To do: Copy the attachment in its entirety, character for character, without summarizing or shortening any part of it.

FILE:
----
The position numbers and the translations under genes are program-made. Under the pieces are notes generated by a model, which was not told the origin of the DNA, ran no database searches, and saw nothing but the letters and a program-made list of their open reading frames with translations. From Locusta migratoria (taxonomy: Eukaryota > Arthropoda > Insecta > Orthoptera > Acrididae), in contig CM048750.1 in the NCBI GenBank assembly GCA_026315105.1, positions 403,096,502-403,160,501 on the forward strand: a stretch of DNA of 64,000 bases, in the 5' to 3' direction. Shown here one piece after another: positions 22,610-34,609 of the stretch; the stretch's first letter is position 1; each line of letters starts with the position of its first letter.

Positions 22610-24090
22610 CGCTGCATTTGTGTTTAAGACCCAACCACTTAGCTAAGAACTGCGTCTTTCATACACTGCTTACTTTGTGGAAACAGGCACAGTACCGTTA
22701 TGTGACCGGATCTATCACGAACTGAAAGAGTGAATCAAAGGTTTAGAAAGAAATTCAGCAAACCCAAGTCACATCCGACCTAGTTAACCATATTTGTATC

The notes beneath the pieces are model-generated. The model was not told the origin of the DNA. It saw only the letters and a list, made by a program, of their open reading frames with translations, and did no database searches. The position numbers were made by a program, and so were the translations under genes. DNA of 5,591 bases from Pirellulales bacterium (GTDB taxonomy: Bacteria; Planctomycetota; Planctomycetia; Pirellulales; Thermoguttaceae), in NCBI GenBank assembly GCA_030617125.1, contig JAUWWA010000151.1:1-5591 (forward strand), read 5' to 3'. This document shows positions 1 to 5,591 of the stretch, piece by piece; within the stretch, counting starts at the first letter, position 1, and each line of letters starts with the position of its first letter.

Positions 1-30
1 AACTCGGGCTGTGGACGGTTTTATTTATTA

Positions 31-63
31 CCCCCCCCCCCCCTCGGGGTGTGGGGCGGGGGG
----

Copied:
The position numbers and the translations under genes are program-made. Under the pieces are notes generated by a model, which was not told the origin of the DNA, ran no database searches, and saw nothing but the letters and a program-made list of their open reading frames with translations. From Locusta migratoria (taxonomy: Eukaryota > Arthropoda > Insecta > Orthoptera > Acrididae), in contig CM048750.1 in the NCBI GenBank assembly GCA_026315105.1, positions 403,096,502-403,160,501 on the forward strand: a stretch of DNA of 64,000 bases, in the 5' to 3' direction. Shown here one piece after another: positions 22,610-34,609 of the stretch; the stretch's first letter is position 1; each line of letters starts with the position of its first letter.

Positions 22610-24090
22610 CGCTGCATTTGTGTTTAAGACCCAACCACTTAGCTAAGAACTGCGTCTTTCATACACTGCTTACTTTGTGGAAACAGGCACAGTACCGTTA
22701 TGTGACCGGATCTATCACGAACTGAAAGAGTGAATCAAAGGTTTAGAAAGAAATTCAGCAAACCCAAGTCACATCCGACCTAGTTAACCATATTTGTATC

The notes beneath the pieces are model-generated. The model was not told the origin of the DNA. It saw only the letters and a list, made by a program, of their open reading frames with translations, and did no database searches. The position numbers were made by a program, and so were the translations under genes. DNA of 5,591 bases from Pirellulales bacterium (GTDB taxonomy: Bacteria; Planctomycetota; Planctomycetia; Pirellulales; Thermoguttaceae), in NCBI GenBank assembly GCA_030617125.1, contig JAUWWA010000151.1:1-5591 (forward strand), read 5' to 3'. This document shows positions 1 to 5,591 of the stretch, piece by piece; within the stretch, counting starts at the first letter, position 1, and each line of letters starts with the position of its first letter.

Positions 1-30
1 AACTCGGGCTGTGGACGGTTTTATTTATTA

Positions 31-63
31 CCCCCCCCCCCCCTCGGGGTGTGGGGCGGGGGG